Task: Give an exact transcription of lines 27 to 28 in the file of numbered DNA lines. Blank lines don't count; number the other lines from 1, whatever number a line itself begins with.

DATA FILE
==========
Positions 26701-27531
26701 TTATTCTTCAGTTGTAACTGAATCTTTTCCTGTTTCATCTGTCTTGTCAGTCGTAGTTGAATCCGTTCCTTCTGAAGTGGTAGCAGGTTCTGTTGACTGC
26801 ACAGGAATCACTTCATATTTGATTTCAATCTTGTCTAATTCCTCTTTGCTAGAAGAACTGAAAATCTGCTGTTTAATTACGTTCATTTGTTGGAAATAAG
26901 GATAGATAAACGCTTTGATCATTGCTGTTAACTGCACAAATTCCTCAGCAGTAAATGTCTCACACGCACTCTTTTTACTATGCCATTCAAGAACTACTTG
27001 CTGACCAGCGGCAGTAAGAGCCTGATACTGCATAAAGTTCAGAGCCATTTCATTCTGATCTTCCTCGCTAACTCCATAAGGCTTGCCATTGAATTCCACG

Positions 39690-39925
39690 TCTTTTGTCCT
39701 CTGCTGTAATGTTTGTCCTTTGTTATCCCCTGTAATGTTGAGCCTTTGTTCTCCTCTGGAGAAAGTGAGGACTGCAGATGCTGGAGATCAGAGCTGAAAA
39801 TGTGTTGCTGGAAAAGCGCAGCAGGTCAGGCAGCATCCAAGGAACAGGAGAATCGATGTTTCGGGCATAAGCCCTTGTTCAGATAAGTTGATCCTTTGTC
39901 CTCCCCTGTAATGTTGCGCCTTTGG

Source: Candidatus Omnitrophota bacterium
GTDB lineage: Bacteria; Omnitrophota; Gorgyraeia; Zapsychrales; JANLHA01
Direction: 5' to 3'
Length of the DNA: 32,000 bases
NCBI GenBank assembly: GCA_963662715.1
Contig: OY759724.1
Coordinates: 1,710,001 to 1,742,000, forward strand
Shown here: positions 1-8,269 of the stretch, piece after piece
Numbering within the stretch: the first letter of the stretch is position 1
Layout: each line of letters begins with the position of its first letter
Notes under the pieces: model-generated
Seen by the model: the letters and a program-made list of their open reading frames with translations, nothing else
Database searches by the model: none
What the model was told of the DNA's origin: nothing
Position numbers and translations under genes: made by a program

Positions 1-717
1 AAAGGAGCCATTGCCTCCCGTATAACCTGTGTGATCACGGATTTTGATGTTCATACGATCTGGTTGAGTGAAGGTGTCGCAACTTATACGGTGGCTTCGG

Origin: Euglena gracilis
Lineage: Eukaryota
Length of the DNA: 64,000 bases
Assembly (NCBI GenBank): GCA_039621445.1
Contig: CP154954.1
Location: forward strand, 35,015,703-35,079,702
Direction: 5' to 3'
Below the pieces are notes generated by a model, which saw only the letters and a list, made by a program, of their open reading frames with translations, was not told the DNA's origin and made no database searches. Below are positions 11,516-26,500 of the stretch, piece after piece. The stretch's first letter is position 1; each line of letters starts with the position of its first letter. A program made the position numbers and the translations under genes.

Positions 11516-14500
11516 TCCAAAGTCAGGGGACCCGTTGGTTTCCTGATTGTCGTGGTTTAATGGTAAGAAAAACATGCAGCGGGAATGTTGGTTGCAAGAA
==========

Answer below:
1 AAAGGAGCCATTGCCTCCCGTATAACCTGTGTGATCACGGATTTTGATGTTCATACGATCTGGTTGAGTGAAGGTGTCGCAACTTATACGGTGGCTTCGG

Origin: Euglena gracilis